Former Iceland PM could be tried over bank crisis



Old Irish

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Would you go on out of that....there is no way anyone responsible for our economic prediciment gets any punishment for their wrong doings legal or not. We are a nation of 'It'll all blow over' I hate that about us :cry:
 

Panopticon

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Five out of nine lawmakers, being from the two far-left-descended parties that currently rule Iceland, vote to accuse a former PM of crimes outside of due process and the rule of law. Basically, it's a partisan decision to make it look like they are doing something, instead of actually improving Iceland's economy. Why are we surprised?
 

Xiogenes

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.... vote to accuse a former PM of crimes outside of due process ....
Due Process, well as he was in Government at the time, what you mean is he should have immunity from prosecution as he was in control ?

I disagree with you there.
 

the_rebubblican

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No doubt there'll have to be some process to clean out the smell of cronyism in government and its operations. The Icelanders obviously value the nature and quality of their democracy more than we do. The story first appeared on Bloomberg here yesterday.
 

Panopticon

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Due Process, well as he was in Government at the time, what you mean is he should have immunity from prosecution as he was in control ?

I disagree with you there.
I mean that five left-wing members of parliament should not have the imprimatur of the whole parliament to seek public prosecutions. And the parliament itself should not have the power to initiate them, except for situations like impeachment of serving officials. This comprises legislative interference with the judiciary. That is what due process means, look it up.
 

An Gilladaker

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Five out of nine lawmakers, being from the two far-left-descended parties that currently rule Iceland, vote to accuse a former PM of crimes outside of due process and the rule of law. Basically, it's a partisan decision to make it look like they are doing something, instead of actually improving Iceland's economy. Why are we surprised?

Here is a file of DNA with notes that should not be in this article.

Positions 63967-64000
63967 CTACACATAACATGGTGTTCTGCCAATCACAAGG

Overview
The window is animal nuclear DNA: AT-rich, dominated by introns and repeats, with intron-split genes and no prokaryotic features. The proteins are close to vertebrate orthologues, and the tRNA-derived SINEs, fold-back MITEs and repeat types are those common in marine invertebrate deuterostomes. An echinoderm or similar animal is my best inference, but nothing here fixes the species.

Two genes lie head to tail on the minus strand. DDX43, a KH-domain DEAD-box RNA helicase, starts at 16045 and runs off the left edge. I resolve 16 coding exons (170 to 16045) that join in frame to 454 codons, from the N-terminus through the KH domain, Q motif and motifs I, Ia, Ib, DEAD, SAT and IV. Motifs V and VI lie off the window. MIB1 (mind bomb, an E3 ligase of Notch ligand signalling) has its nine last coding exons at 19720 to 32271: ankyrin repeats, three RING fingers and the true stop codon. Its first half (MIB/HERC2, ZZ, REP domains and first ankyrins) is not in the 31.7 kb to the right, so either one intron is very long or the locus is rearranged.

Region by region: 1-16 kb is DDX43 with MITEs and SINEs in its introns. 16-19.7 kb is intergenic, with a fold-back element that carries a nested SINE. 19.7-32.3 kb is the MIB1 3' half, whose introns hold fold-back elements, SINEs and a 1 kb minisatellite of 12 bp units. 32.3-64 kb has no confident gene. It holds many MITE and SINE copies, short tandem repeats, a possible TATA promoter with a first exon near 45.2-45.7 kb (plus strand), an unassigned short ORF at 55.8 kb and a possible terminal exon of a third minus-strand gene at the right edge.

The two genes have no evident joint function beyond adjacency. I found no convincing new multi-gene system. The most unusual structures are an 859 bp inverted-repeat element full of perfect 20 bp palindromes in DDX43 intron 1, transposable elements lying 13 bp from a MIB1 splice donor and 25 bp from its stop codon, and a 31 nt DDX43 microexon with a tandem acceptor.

It will improve Iceland's economy
 

LongShanks

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Would Gilmore/Inda do something similar here?
 

karldaly

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@ LongShanks

"Would Gilmore/Inda do something similar here?"
.
Why don't you ask them?
People who voted for the Greens at the last election would have dearly liked to have asked their party leadership "would you go into government with Fianna Fail," but they discovered this when it was far too late.

So those of you who worry about what Eamonn and Enda might do after the next GE, now is the time to find out and not when its too late.
 

MPB

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I mean that five left-wing members of parliament should not have the imprimatur of the whole parliament to seek public prosecutions. And the parliament itself should not have the power to initiate them, except for situations like impeachment of serving officials. This comprises legislative interference with the judiciary. That is what due process means, look it up.
No, much better to have an investigation run by vested interests, behind closed doors, which prevents investigation of politicians and their role in decisions and does not allow investigation of the most significant date in the whole crisis, as well as the days and months following this faithful night.

We do indeed do the cover up and ass saving better than every other country in the world.

Shame on the Icelanders for trying to punish those responsible. Don,t they realise it was a systemic failure and the tooth fairy was responsible for the system.
 

Q-Tours

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Actually, I think that you could make a case for negligence against Cowen, Ahern and the ministers in their governments, Neary, Fitzpatrick and the board of Anglo, Fingleton and the board of INBS.

Negligence
Breach_of_duty_in_English_law
Not a f*rt's chance in a hurricane that a prosecution would succeed. The courts have an entirely 'hands-off' attitude towards political questions. If you read judgments where people have tried to get a court remedy for some govt action or another, the approach is entirely that it is no business of the courts to interfere unless the govt breaches some express provision of the law or the constitution.